I've just spent a few days in Richmond, Virginia for the National Coalition of Anti-Violence Programs
(NCAVP) Roundtable. It was quite a trip, and I'm just beginning to get my bearings back.
I've been on staff with Community United Against Violence (CUAV) for a little over six months now, and this job has taken me on many adventures so far. In my work, I'm an advocate for LGBTQ survivors of violence, a support group leader, an organizer for under-resourced communities - in other words, as I like to put it, I'm pretending to be a grown-up. And the rest of the time, I'm a real-life mess of a human being, just trying to keep my shit together. In other words, I'm a poet.
I really appreciate that in my work I can show up as my whole self. The NCAVP Roundtable is a meeting of folks from anti-violence programs working to prevent, respond to and end all forms of violence against and within lesbian, gay, bisexual, transgender, queer and HIV-affected (LGBTQH) communities around the country.
So we're all kinds of people - lawyers, therapists, educators and more. And on one hand, we showed up at the roundtable to get down to the business of our work. On the other hand, our work is made up of stuff that's hard, and messy, and not always easy to fit into business-model workplans and agendas. Many of us are involved in this work as survivors ourselves, or as folks whose friends and family have experienced violence, so there's a part of this work that's deeply troubling and emotional.
We also understand that this work is absolutely vital. The NCAVP compiles data about violence against LGBTQH people. Alone, each individual story matters - these are stories of real people suffering pain and loss, of hate and violence robbing our people of parts of their hope, their humanity, and in some cases, of their lives. Together, these stories show strength in numbers. Through the NCAVP reports, we can see trends, like the recent rise in reported anti-LGBT murders
, and the disproportionate rates at which transgender people and people of color
fall victim to these crimes. So we can understand that each individual incident is part of a bigger picture, one that shows a need to care for one another and create better conditions in which to survive.
You can visit the NCAVP website
for the data and other resources, on everything from supporting LGBT survivors to S&M vs abuse.
At the Roundtable, we talked business - numbers, data, workplans. But we also talked about the stories behind these numbers, and about how we feel about those stories, and about how we plan to make change for those who deserve better.
With hate crimes on my mind, I can't help but see a connection to the recent shooting at the Sikh temple in Wisconsin. Seven people were killed, and more were injured. Rep. Joseph Crowley has been calling for the FBI to count hate crimes against Sikhs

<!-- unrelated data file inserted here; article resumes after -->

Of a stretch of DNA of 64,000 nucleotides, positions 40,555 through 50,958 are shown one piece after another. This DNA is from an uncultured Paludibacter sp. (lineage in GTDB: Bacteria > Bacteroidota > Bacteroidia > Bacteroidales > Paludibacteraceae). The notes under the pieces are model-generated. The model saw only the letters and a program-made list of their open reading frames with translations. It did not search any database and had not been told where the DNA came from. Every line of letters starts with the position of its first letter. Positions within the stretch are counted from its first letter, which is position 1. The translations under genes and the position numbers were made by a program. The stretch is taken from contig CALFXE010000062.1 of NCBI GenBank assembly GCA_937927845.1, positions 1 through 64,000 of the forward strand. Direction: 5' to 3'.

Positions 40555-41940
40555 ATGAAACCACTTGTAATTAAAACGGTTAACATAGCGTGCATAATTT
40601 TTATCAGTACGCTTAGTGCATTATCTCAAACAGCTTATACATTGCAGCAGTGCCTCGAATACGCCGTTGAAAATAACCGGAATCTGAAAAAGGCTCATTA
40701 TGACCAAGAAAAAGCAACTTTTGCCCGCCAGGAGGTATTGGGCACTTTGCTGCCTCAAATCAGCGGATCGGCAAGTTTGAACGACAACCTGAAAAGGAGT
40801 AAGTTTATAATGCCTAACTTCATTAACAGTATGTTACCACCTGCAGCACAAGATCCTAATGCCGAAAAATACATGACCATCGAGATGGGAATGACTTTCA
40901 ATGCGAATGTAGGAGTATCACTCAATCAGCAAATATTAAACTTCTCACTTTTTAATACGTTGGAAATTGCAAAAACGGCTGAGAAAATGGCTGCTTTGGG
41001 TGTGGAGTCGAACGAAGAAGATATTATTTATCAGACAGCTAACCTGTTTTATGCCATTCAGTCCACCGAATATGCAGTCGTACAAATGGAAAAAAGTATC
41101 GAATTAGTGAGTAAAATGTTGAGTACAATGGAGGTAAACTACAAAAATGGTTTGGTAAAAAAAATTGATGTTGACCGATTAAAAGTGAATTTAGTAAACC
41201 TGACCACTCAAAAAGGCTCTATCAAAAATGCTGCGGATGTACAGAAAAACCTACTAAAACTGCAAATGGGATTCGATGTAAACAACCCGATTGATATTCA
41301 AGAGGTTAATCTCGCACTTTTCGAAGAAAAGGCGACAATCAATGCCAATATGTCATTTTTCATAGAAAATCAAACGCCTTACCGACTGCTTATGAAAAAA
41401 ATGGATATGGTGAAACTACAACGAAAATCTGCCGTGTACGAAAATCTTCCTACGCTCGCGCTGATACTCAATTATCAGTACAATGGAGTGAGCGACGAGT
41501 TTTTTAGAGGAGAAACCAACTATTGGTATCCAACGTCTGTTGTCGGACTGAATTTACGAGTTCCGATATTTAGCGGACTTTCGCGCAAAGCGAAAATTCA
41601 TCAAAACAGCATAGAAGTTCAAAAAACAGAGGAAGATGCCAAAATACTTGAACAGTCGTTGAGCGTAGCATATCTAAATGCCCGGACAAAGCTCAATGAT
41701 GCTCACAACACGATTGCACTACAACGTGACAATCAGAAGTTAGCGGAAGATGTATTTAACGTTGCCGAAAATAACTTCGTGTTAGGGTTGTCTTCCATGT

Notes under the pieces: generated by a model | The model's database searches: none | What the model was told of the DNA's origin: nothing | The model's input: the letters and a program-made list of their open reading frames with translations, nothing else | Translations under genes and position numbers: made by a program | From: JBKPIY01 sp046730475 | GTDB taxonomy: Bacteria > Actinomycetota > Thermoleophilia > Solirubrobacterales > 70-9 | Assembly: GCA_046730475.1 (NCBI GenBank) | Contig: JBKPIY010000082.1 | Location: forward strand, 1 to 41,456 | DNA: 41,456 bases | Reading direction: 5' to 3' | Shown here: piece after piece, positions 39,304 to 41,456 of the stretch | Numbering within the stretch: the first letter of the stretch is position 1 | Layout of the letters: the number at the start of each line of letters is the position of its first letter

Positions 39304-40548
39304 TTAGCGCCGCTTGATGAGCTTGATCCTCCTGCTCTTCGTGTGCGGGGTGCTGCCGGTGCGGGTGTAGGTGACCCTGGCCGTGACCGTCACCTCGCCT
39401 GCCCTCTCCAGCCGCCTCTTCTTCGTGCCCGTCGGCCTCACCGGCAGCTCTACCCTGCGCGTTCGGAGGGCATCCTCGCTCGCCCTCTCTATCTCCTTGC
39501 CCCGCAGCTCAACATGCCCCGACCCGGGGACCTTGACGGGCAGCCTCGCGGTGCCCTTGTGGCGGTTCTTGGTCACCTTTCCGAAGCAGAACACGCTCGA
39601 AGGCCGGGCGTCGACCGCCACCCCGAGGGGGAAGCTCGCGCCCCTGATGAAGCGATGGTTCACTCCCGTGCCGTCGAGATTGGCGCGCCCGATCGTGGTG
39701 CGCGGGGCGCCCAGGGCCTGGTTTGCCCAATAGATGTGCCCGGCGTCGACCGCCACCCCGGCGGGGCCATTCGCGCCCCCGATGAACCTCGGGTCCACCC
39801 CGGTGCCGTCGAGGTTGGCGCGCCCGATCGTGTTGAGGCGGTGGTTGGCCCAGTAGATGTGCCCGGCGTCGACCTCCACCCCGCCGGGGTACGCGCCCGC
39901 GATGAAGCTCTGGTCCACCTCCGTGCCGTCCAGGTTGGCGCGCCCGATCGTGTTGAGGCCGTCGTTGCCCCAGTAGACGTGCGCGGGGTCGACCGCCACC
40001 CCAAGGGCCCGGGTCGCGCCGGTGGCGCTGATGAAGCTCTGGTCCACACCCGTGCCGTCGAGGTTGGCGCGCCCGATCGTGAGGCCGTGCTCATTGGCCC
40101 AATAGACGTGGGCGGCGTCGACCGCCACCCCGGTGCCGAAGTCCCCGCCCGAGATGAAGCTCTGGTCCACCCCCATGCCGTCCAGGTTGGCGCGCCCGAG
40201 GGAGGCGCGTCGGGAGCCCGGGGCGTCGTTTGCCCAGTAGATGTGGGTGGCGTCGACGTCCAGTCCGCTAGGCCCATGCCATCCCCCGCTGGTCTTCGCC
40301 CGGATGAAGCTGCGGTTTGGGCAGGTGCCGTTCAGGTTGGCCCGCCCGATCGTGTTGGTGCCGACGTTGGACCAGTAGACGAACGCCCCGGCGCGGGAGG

, and I have to believe that he might be right. As much as we can pretend that this was the act of a lone, crazed gunman, the truth is that there is a horrible history of hate crimes against Sikhs
in the U.S. And letting this shooting stand alone, treating it as an anomaly, really doesn't do anything to help prevent the next hate crime.
Sometimes, data is more than just numbers. Sometimes, the numbers help us gather our stories, and speak up to resist hate.
In London, the 2012 Olympic Games are under way. The world's top athletes are pushing their bodies to prove they are the best in the world at what they do.
And elsewhere, another kind of Olympics take place - the Oppression Olympics
. You may already be a player in these games, but did you know you can be a judge, too? It's easy. You just have to look at oppressed people and decide who's got it worse - Latinos or Blacks? Queer folks or people with disabilities? The winner gets the special prize of declaring that they suffer more than anyone else in the world. It's kind of like a gold medal, I guess, only there are more tears involved.
I'm just kidding, of course. I don't actually want to play this game. I hate this game. First, I'd want to know how we'd even
begin to count our suffering for the sake of comparison. Quick - measure the amount of blood spilled, multiply that by the volume of tears shed, add the tension in your body, then divide the whole thing by zero - Bam! You got yourself a suffering quotient...?
Also, competing over oppression misses the point
of our justice movements, to say the least. It's one of the easiest ways to drive wedges between groups
that have the potential to build collective power against the systems that hurt us all. And it also disregards intersectionality
, the fact that not everyone can easily identify with just one group or another. Clearly, intersectionality means that some will bear more wounds than others from the various forms of oppression, but we can acknowledge that without diminishing any of our experiences.
I admit that at times I'm tempted to compete in the Oppression Olympics myself, when someone tries to dismiss my struggles or claim that they hold a higher position on the great podium of pain. But the truth is, I may not ever truly understand what it's like to walk in another person's shoes, just like nobody else will ever really know what it's like to be me.
So maybe the goal isn't to compete with one another, but to recognize that many people are wounded, and we all deserve to be liberated from our pain. I can hold the truth of my own suffering, while building a bridge to yours. And the arts can be a way of lifting up the shared human experience of suffering in all of our stories.